Thursday, December 26, 2013

Inside Llewyn Davis (2013)- Movie Review by Sean Wu

There was a poll on Letterboxd in November, asking if you were to erase either Inside Llewyn Davis or The Wolf of Wall Street off the face of the Earth, which one would you pick? Consensus had it with Inside Llewyn Davis would be mystery while Scorsese's latest being history. I picked to erase The Wolf of Wall Street, a film that I was much more excited for, but I already knew that Inside Llewyn Davis was a great film, and at the time, The Wolf of Wall Street was not even complete. Now after seeing Inside Llewyn Davis, I can say that it might be the best film of the year, and maybe even the best film that the Coen brothers have ever done.

The reception after the Cannes premiere was allegedly rapturous, and oh how I would have loved to be there. To be in the audience, surprised by the constant success of the Coens and loving every minute of this quirky film. The movie follows a folk singer Llewyn Davis, crawling his way to fame in the New York City folk music scene in 1961. Llewyn is portrayed by character actor Oscar Isaac, and here's hoping that this role is a breakthrough, because he is EXCELLENT.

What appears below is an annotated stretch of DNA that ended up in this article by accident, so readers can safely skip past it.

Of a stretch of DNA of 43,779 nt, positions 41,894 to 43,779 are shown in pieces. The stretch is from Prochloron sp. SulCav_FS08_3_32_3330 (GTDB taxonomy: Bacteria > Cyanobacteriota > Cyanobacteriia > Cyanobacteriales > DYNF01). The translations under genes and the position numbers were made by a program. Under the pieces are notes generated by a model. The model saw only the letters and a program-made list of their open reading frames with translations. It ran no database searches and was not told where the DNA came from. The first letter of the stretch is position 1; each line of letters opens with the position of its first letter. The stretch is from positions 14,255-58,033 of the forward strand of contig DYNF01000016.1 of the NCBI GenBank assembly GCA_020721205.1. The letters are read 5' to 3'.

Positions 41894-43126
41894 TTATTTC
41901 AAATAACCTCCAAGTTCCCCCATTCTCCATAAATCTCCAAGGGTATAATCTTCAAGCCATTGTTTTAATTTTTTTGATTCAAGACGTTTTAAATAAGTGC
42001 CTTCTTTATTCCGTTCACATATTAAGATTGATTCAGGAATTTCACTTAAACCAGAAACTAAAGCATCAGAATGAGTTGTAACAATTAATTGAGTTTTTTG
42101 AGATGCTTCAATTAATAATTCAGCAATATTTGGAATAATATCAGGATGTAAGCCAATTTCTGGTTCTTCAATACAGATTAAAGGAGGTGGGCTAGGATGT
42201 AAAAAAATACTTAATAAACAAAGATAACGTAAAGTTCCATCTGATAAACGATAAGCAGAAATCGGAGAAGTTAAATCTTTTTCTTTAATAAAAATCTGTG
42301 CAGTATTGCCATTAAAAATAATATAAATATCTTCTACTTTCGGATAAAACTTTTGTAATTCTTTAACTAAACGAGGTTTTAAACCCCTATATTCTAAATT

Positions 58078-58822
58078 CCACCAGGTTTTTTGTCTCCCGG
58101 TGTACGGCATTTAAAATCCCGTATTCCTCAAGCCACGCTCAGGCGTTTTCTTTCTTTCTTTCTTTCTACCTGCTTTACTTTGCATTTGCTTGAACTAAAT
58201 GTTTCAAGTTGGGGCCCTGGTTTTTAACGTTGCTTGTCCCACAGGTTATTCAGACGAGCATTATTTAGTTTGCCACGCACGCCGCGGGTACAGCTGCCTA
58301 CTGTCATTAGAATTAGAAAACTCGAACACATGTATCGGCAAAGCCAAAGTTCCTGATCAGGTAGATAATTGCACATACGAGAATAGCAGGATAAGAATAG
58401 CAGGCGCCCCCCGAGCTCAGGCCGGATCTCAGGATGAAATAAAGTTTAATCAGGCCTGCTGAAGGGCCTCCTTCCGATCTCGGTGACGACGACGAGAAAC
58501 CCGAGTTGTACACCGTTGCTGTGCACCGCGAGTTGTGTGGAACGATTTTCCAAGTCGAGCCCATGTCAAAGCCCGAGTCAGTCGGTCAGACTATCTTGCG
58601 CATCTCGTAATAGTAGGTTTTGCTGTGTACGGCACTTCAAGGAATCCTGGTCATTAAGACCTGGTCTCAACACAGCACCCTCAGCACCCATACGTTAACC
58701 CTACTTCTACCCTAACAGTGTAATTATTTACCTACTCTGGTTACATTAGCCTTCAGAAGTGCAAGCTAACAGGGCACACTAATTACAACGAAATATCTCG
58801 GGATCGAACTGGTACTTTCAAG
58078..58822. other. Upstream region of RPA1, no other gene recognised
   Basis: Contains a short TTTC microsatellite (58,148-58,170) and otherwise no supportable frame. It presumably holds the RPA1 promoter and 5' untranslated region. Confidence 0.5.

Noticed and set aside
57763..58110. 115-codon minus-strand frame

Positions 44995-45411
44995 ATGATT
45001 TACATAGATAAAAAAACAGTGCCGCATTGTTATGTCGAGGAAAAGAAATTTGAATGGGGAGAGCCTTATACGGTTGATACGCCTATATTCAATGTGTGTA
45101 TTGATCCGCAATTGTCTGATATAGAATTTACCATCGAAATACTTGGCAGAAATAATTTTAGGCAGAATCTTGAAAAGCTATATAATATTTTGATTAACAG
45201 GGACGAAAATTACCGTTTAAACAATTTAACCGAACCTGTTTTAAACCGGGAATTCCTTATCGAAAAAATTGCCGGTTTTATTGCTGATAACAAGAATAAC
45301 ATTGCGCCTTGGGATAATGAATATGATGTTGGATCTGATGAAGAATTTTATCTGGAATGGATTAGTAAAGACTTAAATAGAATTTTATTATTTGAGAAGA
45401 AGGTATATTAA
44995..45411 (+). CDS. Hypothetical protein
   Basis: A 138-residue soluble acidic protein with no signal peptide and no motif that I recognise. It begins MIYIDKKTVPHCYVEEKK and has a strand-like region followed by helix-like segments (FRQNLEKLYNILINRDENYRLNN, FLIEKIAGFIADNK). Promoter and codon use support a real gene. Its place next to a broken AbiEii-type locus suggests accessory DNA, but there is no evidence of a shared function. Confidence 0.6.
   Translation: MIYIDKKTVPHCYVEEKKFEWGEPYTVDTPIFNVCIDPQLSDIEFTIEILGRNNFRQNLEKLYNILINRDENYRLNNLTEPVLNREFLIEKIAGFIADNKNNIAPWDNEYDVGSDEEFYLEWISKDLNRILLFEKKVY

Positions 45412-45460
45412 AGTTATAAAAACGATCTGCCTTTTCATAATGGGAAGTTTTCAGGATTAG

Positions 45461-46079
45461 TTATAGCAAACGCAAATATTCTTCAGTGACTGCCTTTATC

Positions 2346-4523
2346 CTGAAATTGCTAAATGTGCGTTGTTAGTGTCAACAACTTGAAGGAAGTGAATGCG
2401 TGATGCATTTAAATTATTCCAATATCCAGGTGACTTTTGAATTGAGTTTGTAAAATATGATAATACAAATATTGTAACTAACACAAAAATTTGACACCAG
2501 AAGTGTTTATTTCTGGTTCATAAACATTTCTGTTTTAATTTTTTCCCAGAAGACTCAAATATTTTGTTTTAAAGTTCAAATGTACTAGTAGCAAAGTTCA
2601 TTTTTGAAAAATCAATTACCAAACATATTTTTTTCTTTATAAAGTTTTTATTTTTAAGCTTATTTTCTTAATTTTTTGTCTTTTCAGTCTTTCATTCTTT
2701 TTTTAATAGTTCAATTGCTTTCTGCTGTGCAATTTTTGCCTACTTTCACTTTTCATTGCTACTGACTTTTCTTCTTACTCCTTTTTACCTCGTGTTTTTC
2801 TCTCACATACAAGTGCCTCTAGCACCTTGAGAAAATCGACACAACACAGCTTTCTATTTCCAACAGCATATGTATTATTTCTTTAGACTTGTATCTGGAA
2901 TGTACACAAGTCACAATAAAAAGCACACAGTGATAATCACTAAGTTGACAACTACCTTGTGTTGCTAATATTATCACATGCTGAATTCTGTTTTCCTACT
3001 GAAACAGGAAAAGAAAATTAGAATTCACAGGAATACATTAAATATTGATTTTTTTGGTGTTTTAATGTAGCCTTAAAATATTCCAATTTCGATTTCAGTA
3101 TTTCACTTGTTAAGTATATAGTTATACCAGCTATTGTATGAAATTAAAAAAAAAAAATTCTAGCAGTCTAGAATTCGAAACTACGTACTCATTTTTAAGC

Oscar Isaac, who I first saw in Drive, is directed brilliantly by the Coens. His singing is rich and dry, and his performance is even better: his character is horribly unlikable, but Isaac makes the story of Llewyn effortlessly watchable because of his charisma and his vocal talent. Appearing by his side is Carey Mulligan as the popular Jean and Justin Timberlake as her husband Jim. 

What makes this movie so unique is how the plot is structured: there really is no plot. You, the viewer, are thrown in the middle of Davis' developing career, as he is beaten around by others and by life itself. It's all about the characters he encounters in this short time that you see him, and by god are these guys funny. John Goodman shines as the obese and mysterious Roland Turner, who just can't stop telling insulting stories relating to Llewyn, and Adam Driver has a great scene as recording artist Al Cody. 

There's more to Davis than the story and characters, and that's the behind-the-scenes work. T-Bone Burnett's musical selection is stunning, so much so that every song brought a smile to my face. The songs of the time click beautifully into place amongst the movie. Cinematography by Bruno Delbonnel is soft and warm, and the the 1960's time period is captured brilliantly.

Honestly, I can't praise the film more than I have. It is the Coen's most rewarding work, and it maybe to soon to tell, but it might be their best. I hope only the best for Oscar Isaac, and cannot wait to see what Joel and Ethan Coen have up their sleeves.

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